At any rate, here's the dilemma. Sophie, despite her own apparent beliefs, is in fact a dog. I'm not a dog person. Not anymore. There was a time,yes, that I, too, belonged to a little dog. But I kind of thought I was maybe a one-dog person. My dog, as dogs tend to do, got old and sick and one day Dad had her murdered. (Murdered, euthanized, whatever.) And that was it. I figure the same will probably happen with Hubs. I mean, I probably won't want to find another man once he's gone. I don't expect my parents to murder him. At least I don't think so.

The point being, I'm not the sort that has an easy time with putting my heart on the line again once it's broken. I'm more the sort who, with very few exceptions, throws away every reminder, moves if necessary, and never allows the heart to be vulnerable that way ever again.

So upon our arrival, I assumed my heart was locked up nice and tightly. Inaccessible. Invulnerable. Ice cold. I planned to tolerate the dog, as after all, it's her house. (I'm pretty sure her name doesn't appear on the deed to the house, but make no mistake. It's her house and she graciously allows her people to live in it with her.) Son and Hubs, of course had no such reservations. It did not help matters to see Hubs home from work and immediately run eagerly to greet...the dog. One of our first nights here, Hubs and I went for a walk. And his new girlfriend was of course invited. "Honey, what do you think about getting a dog?" he asked.

"Honey, what do you think about getting a divorce?" I replied.

I mean, I can see his point to a degree. She's got this little face. And it's a cute little face. Very cute. Ok, it's the most heart-melting adorable little dog face ever. And she's well-behaved. She can do tricks and she spends a lot of time snuggling with her people and playing with her squeaky toys. So, yeah, she's...ok. If you're into that sort of thing. And I most decidedly WAS. NOT.

Son once told me dogs are the only creatures capable of complete forgiveness and unconditional love. (Lately I've been working on the concept of unconditional love, but I do seem to have a stumbling block when it comes to creatures who steal my heart and then just up and die. Death does seem to be a deal breaker when it comes to animals. Not with people though. Although I'm not, at the moment sure if that's a good thing or not.) I wasn't sure if Son was correct in his assessment of the unconditional love of a dog or if dogs are just really clueless. Because no matter how clear I have tried to make it to Sophie that I'm not interested in a relationship with she is. Being cute and adorable and seemingly oblivious to my utter lack of interest.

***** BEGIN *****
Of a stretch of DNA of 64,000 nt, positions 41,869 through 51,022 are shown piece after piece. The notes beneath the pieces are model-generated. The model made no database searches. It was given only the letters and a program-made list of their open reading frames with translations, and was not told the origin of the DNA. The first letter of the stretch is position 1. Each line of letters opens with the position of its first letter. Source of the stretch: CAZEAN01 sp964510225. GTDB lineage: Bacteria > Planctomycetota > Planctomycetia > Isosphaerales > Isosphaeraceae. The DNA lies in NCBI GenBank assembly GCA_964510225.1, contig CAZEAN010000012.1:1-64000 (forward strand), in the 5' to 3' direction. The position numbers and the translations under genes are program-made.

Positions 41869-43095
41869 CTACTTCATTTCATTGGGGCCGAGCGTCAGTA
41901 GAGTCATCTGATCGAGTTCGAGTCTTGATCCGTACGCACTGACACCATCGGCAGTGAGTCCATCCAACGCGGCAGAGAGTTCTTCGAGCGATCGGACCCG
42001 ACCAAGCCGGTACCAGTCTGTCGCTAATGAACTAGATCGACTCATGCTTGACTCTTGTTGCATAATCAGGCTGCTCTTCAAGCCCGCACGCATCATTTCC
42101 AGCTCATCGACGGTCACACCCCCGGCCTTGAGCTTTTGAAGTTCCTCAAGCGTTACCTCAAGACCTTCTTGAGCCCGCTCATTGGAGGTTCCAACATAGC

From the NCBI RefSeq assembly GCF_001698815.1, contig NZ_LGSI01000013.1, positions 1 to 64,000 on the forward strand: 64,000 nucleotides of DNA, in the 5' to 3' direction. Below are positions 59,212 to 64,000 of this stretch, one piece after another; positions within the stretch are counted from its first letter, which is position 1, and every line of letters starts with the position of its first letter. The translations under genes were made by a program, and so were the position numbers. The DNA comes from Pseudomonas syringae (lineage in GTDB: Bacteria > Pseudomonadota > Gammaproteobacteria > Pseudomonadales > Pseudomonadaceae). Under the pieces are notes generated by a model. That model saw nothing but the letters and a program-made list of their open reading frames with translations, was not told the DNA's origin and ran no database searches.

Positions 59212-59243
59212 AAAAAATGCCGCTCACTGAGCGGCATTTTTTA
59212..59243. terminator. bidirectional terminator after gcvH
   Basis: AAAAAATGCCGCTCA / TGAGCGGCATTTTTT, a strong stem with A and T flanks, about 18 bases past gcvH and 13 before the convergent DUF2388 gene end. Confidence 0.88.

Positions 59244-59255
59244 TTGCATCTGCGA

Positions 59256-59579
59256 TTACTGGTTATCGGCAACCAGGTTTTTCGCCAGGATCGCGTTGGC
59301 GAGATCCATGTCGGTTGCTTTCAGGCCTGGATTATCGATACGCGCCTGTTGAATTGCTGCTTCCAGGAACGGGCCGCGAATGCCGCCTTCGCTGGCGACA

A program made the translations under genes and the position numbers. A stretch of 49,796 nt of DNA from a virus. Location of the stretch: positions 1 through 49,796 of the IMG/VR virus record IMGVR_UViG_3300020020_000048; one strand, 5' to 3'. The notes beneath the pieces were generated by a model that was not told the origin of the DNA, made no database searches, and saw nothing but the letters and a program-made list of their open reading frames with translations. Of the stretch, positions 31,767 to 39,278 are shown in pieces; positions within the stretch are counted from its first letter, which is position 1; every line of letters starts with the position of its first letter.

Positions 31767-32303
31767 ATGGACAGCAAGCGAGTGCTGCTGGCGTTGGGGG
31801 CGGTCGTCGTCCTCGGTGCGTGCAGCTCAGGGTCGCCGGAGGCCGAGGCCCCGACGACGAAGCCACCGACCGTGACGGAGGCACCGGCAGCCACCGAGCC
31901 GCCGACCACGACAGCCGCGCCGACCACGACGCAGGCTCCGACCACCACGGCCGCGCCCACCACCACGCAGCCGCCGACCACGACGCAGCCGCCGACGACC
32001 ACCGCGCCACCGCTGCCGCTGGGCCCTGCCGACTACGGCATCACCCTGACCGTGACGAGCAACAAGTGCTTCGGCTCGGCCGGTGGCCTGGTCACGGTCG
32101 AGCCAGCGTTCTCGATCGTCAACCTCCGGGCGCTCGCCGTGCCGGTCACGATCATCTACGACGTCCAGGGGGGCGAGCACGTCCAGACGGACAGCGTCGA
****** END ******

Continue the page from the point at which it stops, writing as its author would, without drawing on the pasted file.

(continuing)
My father-in-law was also a bit chagrined to realize one evening, when he went to tuck Sophie in for the night and she ran to Hubs for protection. I believe it was about that time Father-in-law announced, "Tomorrow you guys need to find another place to live." At least I'm not alone in my feelings of abandonment.

My first morning here, my mother called to make sure THE MOVE: Phase One was on track. She asked how I getting along with the dog. "Well...I have dog saliva on my ankles, but they also have Wireless know. I'm good. It evens out." Mom said, "I don't know how you can't just fall in love with that little face."
"Mom," I explained for what seems to be the thousandth time, "it takes more than a pretty face to get my attention. Not. Gonna. Happen."

(Side note, my parents are also owned by a dog. A big dog. A big dog that seems to have issues with her self-image as she is under the impression that she's actually a lapdog. And she most decidedly is NOT. She's a Shetland Sheep dog and no one, NO ONE is allowed to stand in that house unless they want to be "herded" back to their seat. Mom is the disciplinarian, Dad's the treat-giver who breaks all the rules behind Mom's back. It's pretty much the same way they raised us. It offends them deeply that I'm not in love with their creature. I can't help wondering if they think if I learn to accept Sophie I will somehow develop a feeling of fondness for their dog. Just a guess. But I digress. As usual.)

So anyway. I'm chagrined to report that the other day we were riding in the car and Sophie climbed between Hubs and me and snuggled up next to me. (Told you she disregards my obvious lack of affection for her.) But then...she put her head on my knee. And I don't know what happened. Without thinking, I reached out and scratched behind her ears. Next thing I know she's got her head in my lap and I'm stroking her back. Naturally when I came to my senses I retracted my hand and liberally applied the anti-bacterial to BOTH hands, as if my display of affection could somehow be eradicated with enough alcohol-based solvents.

Today, when I arrived back after running errands, a memory was pulled kicking and screaming from the back of my mind; from that little box where it's been so securely locked for the past 14 years. I was reminded what it's like to be greeted with such enthusiasm and affection it was as if I'd been away at war and she'd assumed I was missing in action and I was never coming back.

The wall is cracking. Or cracked. The carefully locked box in which I keep my heart is being slowly but surely unlocked. I'm falling in love with this little beast that I had every intention of merely tolerating.

Nobody tell Hubs though. I can love him, but if he finds out I not only love him but his little dog too...I'm toast.